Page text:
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Specific gaming desktop build

Discussion in 'Computer Tech' started by sethmachine, Dec 5, 2015.

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  1. sethmachine

    sethmachine

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    I'm preparing to purchase and build my (1st) gaming desktop.

    The two games that I'd like to play on really good / max settings are:

    1. Starcraft 2
    2. Fallout 4

    With that in mind, what could someone recommend me? Let's assume I have two budgets: one $2000 or under, and the other has no limit.

    This site seems to suggests that such a computer could be made for Fallout 4 just over $1,000: http://newbcomputerbuild.com/newb-computer-build/build-a-gaming-pc-build-to-play-fallout-4/

    Would that also apply to SC2, or does it scale poorly? Because SC2 can vary depending on how many units / objects are in play...
     
  2. TheLordOfChaos201

    TheLordOfChaos201

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    uhm... oblivious graphics were so high that my pc glitches
     
  3. BlargHonk

    BlargHonk

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    In short: don't

    In long: the GPU market has been stagnant in performance since 2012, with only a roughly 33% difference going from GK104/Tahiti to GK110/Hawaii and from GK110/Hawaii to GM200/Fiji. This is due to TSMC producing an especially horrific 20nm node that was unsuitable for any performance applications. However, their 14nm is by all accounts alright, and the first cards are scheduled to launch in roughly 6 months. This will very likely result in a straight up doubling of performance; greater than the jump from GT200B/RV790 to GF100/RV870; which was an especially large jump already.
     
  4. don_svetlio

    don_svetlio

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    I strongly suggest using PCpartpicker and posting on either LinusTechTips or OC3D
     
  5. Dr Super Good

    Dr Super Good

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    SC2 is not that demanding. It only uses 2 cores so any multi core GPU at 3 GHz and modern gaming graphic card (not even high range) will max the game effortlessly even at highish resolutions. Just remember to run the 32bit client as something is not quite right with the 64bit client (probably memory bandwidth, or cache related).

    Fallout 4 is a piece of trash when it comes to running on PCs due to it being aimed at consoles and using an engine developed a decade ago which was hacked to keep up with standards. You will probably never be able to max it out. Anything that runs SC2 well should be able to run Fallout 4 pretty well, however in reality you will probably need something much better and the game will still suffer low frame rates and other performance problems no matter how powerful your system is.

    I would recommend a fast (3 GHz+) Intel i5 or i7 which is at least a quad core processor, and a NVidia 960 or 980 depending on how much you want to spend. Memory is not so important but you would probably want anything from 8 to 16 GB depending on what is available. Any 1+TB mechanical drive would work however if you want fast initial load times (SC2) or seamless chunk transition (Fallout 4) you may want to consider getting a SSD for the OS and game storage as those practically eliminate seek and read delay.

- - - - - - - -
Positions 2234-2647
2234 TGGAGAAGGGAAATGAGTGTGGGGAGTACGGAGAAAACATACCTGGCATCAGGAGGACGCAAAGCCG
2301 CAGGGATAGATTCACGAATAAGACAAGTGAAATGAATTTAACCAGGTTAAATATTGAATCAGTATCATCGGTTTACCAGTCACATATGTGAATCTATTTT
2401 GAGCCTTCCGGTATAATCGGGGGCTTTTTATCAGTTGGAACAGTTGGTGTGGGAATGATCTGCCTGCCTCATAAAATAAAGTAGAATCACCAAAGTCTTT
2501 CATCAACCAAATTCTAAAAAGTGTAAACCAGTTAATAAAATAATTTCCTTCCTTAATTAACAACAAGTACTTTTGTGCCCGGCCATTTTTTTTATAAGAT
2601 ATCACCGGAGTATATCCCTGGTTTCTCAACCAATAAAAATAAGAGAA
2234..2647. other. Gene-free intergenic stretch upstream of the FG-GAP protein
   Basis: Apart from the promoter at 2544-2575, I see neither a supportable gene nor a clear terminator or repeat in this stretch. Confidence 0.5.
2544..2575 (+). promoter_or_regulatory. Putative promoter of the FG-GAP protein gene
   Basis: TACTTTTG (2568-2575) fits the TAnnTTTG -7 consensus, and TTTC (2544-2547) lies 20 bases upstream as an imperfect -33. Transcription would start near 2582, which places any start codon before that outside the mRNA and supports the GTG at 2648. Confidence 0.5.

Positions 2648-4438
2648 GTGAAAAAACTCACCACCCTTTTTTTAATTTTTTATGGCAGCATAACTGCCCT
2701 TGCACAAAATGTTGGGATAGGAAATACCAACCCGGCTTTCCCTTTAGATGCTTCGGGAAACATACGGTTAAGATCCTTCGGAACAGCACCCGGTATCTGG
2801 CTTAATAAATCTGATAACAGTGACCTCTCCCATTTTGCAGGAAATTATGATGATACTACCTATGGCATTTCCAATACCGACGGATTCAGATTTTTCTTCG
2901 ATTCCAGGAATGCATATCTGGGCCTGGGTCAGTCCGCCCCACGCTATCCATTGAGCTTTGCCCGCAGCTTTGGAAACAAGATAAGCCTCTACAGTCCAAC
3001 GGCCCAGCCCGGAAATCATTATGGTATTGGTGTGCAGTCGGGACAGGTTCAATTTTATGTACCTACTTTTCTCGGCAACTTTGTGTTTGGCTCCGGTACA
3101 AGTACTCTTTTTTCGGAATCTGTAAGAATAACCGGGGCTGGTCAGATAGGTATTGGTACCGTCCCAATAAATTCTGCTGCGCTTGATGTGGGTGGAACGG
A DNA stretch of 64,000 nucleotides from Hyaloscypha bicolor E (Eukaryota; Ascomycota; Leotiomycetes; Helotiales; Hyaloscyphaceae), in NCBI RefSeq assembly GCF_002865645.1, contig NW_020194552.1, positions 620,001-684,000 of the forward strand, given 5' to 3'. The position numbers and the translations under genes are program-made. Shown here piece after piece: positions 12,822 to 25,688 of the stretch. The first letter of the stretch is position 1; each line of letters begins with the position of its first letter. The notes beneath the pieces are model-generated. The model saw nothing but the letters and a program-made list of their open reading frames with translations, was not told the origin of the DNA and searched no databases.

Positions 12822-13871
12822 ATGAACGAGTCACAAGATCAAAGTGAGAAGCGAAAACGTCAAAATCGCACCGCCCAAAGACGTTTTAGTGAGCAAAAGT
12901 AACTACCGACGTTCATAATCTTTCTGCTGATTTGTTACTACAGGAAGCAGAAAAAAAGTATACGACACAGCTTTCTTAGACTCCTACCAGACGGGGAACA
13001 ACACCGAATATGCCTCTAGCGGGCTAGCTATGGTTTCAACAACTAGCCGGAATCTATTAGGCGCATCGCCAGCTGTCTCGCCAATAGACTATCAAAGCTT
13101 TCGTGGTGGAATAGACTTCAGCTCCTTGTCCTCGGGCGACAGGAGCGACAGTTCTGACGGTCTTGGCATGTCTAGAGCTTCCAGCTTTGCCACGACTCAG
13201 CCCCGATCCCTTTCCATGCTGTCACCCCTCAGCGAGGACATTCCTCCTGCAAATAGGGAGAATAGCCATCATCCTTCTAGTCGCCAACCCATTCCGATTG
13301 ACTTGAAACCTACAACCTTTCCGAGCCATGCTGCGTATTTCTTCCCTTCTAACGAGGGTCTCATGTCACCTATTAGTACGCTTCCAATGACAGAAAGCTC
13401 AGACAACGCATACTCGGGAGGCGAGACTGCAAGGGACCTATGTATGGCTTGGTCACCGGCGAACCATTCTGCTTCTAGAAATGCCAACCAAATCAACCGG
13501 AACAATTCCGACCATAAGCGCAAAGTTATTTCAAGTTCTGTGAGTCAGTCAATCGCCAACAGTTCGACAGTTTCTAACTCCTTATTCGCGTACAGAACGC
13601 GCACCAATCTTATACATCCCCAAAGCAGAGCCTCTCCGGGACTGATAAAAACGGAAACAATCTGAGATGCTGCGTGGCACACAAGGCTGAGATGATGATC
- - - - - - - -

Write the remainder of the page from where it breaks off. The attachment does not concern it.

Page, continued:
AMD also offers a number of good solutions for CPU and GPU, after all they do make both the Xbox One and PlayStation 4 inner workings. For the same performance they can often be cheaper so unless you have brand bias you should take a look. I am however unfamiliar with their specific range so cannot give any recommendations. The processor will need a slightly higher clock as generally AMD processors perform worse than Intel processors cycle for cycle. Graphic wise AMD and NVidia have highly comparable solutions which often have similar performance, so I recommend looking at various benchmark sites and judging which is better for yourself.
     
  6. Here's a tutorial on how you make a good gaming pc.
    https://www.youtube.com/watch?v=DGaID2fSFXg
     
  7. BlargHonk

    BlargHonk

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    hahhahaha holy fuck I haven't laughed so hard in awhile. The $300 ram with a 50% price premium over equivalent sets. The $130 shitty CLC barely better than a $30 chunk of metal. The $700 CPU that performs the same as the $300 model. The $150 case that is known to have terrible airflow. The crappy SSD that leverages brand over performance and is priced over its betters. If I wanted a mediocre PSU I'd just buy EVGA; not to mention a thousand watter is an insane overkill for that system. MSI is renowned for making motherboards that fry just after warranty.

    The only thing missing is some dipshit putting a soundcard in.
     
  8. Dr Super Good

    Dr Super Good

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    They probably would if newer versions of Windows supported them directly or If Corsair made one. They would probably even throw in Corsair aerofoils with Corsair stripes to make it go faster if they existed.